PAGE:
A Free Market keeps the cost down-not by artificial means (such as monopolistic price collusion) but by competition. It certainly does not reduce the price to zero. Look at wal-mart. They deflate half the store prices (Toys are notorious) to the point of being undervalued to lure in. This is called a Loss Lead. They lure in with a 3-5 dollar loss on a toy because statistically a parent will buy more than just a toy on a trip. They then make up for those losses by being bad to employees (halting at 38 hours time to never classify as Full Time and other techniques.).

Wal Mart is a perfect example of Free Market Capitalism. They move in, destroy local businesses and the populace is so happy to save a twenty cents on a loaf of bread they don't even see the destruction.

In this case the regulations saves local businesses, given most the income generated by a wal-mart goes out of the state: Wal-Mart is very bad for the economy.

Otherwise your Thesis statement of regulation causing monopoly: This is profoundly flawed if on no other level than it being implicit that companies are pure of heart and altruistic: That they server the community instead of drain as much capital as possible while avoiding all the taxes they can.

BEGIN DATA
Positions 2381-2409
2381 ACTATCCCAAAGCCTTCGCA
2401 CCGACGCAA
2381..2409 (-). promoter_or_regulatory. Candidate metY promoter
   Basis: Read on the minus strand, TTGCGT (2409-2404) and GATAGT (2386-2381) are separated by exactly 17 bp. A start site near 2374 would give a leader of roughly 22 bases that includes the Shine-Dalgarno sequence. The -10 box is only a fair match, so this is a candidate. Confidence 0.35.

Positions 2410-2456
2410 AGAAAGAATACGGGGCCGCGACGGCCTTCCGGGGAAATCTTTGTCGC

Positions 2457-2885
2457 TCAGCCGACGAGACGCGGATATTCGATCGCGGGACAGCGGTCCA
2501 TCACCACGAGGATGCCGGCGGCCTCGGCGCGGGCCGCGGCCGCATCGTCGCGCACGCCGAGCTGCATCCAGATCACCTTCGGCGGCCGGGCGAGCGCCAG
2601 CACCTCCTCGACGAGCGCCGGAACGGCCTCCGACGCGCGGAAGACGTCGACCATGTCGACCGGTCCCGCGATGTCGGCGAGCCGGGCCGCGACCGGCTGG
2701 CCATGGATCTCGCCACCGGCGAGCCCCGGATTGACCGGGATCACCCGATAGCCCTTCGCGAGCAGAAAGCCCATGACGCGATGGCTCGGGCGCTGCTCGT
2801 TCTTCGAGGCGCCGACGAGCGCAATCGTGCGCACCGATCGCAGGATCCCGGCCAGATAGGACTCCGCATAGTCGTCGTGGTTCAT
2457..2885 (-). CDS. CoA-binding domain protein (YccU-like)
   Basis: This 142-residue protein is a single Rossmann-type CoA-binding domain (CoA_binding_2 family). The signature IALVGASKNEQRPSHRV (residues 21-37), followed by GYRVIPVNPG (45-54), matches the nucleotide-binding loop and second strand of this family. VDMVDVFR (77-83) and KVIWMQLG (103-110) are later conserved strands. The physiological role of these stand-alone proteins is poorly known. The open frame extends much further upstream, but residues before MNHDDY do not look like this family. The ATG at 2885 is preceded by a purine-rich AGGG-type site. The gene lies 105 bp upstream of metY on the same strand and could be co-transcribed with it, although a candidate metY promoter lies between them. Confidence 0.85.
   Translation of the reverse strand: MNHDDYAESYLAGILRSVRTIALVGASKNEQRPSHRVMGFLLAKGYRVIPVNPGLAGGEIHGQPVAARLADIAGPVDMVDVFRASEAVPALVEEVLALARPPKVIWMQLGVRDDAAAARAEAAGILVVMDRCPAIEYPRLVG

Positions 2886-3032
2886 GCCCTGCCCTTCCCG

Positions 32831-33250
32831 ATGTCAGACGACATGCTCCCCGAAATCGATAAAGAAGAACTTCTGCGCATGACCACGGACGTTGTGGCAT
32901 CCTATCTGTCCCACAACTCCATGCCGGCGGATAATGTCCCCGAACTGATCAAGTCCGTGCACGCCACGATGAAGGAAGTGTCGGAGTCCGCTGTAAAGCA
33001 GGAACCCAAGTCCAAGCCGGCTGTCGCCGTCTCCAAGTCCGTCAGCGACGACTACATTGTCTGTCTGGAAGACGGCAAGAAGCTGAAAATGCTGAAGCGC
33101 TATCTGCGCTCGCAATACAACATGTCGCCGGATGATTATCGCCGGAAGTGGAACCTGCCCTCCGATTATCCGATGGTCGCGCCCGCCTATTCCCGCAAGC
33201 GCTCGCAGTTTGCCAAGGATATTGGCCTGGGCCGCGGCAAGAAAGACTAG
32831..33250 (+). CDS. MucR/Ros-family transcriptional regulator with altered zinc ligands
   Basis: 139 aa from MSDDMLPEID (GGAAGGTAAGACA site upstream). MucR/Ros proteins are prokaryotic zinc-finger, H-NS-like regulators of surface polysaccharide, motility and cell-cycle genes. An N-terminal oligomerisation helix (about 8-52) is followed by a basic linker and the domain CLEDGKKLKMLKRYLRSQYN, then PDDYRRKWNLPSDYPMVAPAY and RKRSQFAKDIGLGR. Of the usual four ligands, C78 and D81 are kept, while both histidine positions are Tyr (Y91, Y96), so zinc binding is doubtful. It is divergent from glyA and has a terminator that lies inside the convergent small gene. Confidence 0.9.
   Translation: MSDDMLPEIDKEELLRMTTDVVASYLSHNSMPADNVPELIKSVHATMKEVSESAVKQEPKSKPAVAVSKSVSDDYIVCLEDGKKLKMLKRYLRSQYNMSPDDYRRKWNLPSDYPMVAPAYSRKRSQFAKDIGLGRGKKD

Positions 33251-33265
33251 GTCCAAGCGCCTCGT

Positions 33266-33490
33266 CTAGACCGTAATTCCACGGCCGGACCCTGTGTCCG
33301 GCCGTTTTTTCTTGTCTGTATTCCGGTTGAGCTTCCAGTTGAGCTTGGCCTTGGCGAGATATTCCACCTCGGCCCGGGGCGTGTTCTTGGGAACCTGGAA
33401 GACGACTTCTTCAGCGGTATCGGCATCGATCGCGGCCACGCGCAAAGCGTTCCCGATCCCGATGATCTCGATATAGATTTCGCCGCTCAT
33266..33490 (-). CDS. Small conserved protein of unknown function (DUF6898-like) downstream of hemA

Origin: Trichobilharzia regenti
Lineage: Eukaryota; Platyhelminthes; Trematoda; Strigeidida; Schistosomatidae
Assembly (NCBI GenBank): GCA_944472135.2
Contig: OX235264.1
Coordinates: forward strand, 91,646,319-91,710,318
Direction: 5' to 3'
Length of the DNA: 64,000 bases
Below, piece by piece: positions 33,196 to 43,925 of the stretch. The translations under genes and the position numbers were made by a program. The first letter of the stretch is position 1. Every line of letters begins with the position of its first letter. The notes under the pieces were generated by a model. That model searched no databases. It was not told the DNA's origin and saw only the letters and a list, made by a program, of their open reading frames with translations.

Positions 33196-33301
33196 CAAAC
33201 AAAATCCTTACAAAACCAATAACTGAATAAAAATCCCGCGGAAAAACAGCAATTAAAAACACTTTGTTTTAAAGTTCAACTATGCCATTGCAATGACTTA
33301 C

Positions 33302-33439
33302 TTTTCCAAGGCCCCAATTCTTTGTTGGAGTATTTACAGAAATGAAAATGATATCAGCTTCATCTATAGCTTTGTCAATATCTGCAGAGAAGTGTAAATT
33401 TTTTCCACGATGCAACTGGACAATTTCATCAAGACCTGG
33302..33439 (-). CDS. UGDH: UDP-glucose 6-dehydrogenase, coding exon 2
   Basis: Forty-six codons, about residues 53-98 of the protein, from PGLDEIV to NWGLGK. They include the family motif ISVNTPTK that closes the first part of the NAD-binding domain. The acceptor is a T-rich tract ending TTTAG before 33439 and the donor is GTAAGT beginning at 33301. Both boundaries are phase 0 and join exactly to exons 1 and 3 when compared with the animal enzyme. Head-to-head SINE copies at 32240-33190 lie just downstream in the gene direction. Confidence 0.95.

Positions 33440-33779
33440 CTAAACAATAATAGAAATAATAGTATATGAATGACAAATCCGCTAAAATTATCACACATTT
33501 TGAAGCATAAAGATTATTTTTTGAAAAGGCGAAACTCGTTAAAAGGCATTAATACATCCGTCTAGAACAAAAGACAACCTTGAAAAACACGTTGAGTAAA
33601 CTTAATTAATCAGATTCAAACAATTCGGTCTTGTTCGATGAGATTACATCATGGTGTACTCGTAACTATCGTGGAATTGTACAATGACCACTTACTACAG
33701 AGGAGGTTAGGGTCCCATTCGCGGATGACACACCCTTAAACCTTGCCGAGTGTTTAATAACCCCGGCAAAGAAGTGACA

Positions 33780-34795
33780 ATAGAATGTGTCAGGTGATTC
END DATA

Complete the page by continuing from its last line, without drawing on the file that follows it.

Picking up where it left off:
The perfect situation for any company is a monopoly which is exceptionally easy given that the larger the company the less effort is required to destroy the competition.

The only monopolies the government has created as Utility companies. Contract sway can give Boeing or Lockheed the edge at times, but still: Utilities.

I am interested in this part:


Only through non-competitive laws and regulations can a monopoly come about. Only through the force of government intervening in the market can a monopoly form.

The only thing I can think of is regulations allow definition of monopoly. I am sure that is not what you meant though. Could you expand on that section?



posted on Dec, 29 2009 @ 11:19 AM
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reply to post by mnemeth1
 


Well, how about you go to the other station and get the owner to agree on a high price? You both make out like bandits.
AND, how about answering my question?



posted on Dec, 29 2009 @ 11:20 AM
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"How can people blame the markets for mess we are in?"
They haven't even begun to ask themselves the questions you're raising. It's easy to blame something you don't understand and beyond your control for causing the ills of society. People I know don't have enough money -->Money is part of the economy--> It's the economy's fault.

"Has there ever been a government agency in human history that produced better and better products while continually striving to improve efficiency and reduce prices?" Not to my knowledge but that question should really be directed to advocates of socialism.